JEL: J15 J18 J24 J61
    Date: 2017–11–22
  3. By: Jongsub Lee; Junho Oh; David Yermack
    Abstract: We show in a theoretical model that credit default swaps induce managerial agency problems through two channels: reducing the opportunity for managers to transfer value to equityholders from creditors via strategic default, and reducing the intensity of monitoring by creditors, which leads to greater CEO diversion of assets as perquisites. We further show that boards can use compensation awards that increase managerial performance incentives (delta) and risk-taking incentives (vega) in order to mitigate these two agency problems, with increases in managerial vega being particularly useful to alleviate the strategic default-related agency problem. We study equity compensation awards to CEOs of S&P 1500 companies during 2001–2015 and find that they occur in patterns consistent with these predictions.
    JEL: G30 G33 G34 J33 M52
    Date: 2017–11
  4. By: Sheheryar Banuri (University of East Anglia); Katarina Dankova (University of East Anglia); Philip Keefer (Inter-American Development Bank)
    Abstract: Performance feedback is a pervasive element of education, management, marketing, and the entire gaming industry. Prior research on feedback focuses on what information individuals receive, and how frequently. The gaming industry, though, is built upon the premise that how feedback is delivered matters and, in particular, that "context" – narrative and story – are key. However, even as organizations increasingly adopt gaming elements into their feedback systems, prior research offers little guidance about whether standard performance feedback, combined with gaming elements, yields greater effort. We report the results of experiments that identify the impact of feedback through gamification, through a novel experimental design that introduces narratives into the task. Compared to standard performance feedback, gamification significantly increases effort in a "real effort" task. However, consistent with past research showing that intrinsic and extrinsic incentives interact, gamification has a positive impact on effort when extrinsic incentives are low, but no impact when they are high. The introduction of narrative – storyline development – induces the greatest effort, even compared to Leaderboards, a gaming element that often features in performance feedback systems.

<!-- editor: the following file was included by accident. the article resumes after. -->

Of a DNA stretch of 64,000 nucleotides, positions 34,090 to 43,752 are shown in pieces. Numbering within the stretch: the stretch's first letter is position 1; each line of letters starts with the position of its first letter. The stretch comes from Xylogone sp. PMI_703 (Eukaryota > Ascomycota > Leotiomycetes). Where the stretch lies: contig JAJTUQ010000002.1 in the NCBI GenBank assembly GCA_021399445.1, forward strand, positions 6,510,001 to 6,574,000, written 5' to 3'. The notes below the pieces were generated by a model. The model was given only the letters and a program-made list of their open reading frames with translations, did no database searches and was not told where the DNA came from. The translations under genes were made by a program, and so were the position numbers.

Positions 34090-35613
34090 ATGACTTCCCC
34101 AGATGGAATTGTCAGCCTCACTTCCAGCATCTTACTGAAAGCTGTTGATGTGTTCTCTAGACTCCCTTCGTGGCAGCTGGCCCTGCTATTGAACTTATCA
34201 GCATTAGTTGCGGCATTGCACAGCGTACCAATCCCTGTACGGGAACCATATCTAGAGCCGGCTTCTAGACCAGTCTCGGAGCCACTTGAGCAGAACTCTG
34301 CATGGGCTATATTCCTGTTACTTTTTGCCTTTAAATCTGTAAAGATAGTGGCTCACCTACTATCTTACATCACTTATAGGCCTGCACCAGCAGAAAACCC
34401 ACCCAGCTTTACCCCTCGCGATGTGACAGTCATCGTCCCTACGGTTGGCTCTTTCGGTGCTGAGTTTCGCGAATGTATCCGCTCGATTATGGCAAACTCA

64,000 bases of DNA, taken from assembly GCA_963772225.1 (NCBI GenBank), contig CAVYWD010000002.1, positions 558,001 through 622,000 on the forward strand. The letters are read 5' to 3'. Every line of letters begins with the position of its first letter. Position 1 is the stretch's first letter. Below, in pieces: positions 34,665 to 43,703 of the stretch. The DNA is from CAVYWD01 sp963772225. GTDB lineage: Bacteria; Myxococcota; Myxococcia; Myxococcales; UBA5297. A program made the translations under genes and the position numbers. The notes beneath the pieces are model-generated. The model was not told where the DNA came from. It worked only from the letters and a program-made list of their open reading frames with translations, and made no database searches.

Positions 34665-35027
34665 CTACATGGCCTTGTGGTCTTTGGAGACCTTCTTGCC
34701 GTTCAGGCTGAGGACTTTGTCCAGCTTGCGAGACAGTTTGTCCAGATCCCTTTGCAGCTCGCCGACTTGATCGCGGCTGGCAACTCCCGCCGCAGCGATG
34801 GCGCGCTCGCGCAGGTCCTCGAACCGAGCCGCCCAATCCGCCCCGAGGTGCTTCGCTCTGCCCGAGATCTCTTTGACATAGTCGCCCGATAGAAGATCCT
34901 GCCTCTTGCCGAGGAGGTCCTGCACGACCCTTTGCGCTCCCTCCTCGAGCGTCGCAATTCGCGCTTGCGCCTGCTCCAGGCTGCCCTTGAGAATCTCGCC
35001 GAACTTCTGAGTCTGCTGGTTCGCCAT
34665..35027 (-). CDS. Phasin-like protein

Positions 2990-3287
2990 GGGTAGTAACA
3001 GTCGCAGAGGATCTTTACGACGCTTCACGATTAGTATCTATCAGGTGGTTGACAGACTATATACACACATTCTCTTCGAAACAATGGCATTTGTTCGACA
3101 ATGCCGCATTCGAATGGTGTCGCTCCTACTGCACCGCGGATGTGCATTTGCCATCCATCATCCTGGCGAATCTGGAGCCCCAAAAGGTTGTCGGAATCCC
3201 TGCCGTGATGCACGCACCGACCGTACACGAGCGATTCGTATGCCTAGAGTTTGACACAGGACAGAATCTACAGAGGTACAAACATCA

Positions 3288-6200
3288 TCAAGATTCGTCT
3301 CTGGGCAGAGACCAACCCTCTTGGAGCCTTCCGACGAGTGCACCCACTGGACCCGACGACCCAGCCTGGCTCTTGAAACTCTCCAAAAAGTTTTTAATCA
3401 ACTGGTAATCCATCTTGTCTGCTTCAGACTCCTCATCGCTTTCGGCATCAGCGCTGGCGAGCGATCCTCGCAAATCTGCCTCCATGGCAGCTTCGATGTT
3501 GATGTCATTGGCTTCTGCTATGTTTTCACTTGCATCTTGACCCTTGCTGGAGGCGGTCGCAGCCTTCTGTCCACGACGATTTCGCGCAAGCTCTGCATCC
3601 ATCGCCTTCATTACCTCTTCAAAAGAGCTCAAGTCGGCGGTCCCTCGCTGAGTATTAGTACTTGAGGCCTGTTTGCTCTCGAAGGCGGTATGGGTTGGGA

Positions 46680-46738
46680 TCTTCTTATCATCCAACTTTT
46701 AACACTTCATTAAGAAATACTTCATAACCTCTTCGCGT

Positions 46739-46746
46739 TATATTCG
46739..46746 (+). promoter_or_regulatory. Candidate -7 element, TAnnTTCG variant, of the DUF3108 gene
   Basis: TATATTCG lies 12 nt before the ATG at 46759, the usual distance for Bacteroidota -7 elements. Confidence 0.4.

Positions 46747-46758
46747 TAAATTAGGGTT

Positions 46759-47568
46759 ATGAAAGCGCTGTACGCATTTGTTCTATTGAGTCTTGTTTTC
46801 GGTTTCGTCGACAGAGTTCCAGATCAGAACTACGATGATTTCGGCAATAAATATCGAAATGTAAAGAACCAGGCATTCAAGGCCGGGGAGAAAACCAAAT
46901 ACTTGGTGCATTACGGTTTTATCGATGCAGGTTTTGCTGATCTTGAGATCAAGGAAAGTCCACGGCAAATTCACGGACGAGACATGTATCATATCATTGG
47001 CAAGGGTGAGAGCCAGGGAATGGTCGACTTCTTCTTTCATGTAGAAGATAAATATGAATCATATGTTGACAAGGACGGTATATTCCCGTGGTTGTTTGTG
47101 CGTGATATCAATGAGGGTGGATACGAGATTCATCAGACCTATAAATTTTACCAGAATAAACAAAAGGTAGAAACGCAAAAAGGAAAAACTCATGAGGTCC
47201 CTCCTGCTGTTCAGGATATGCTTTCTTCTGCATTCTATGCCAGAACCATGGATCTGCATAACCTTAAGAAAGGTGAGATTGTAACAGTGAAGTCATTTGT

Keywords: intrinsic motivation, extrinsic motivation, performance, feedback, gamification, effort
    JEL: J24 M12 C91
    Date: 2017–11
  5. By: Rebien, Martina (Institut für Arbeitsmarkt- und Berufsforschung (IAB), Nürnberg [Institute for Employment Research, Nuremberg, Germany]); Stops, Michael (Institut für Arbeitsmarkt- und Berufsforschung (IAB), Nürnberg [Institute for Employment Research, Nuremberg, Germany]); Zaharieva, Anna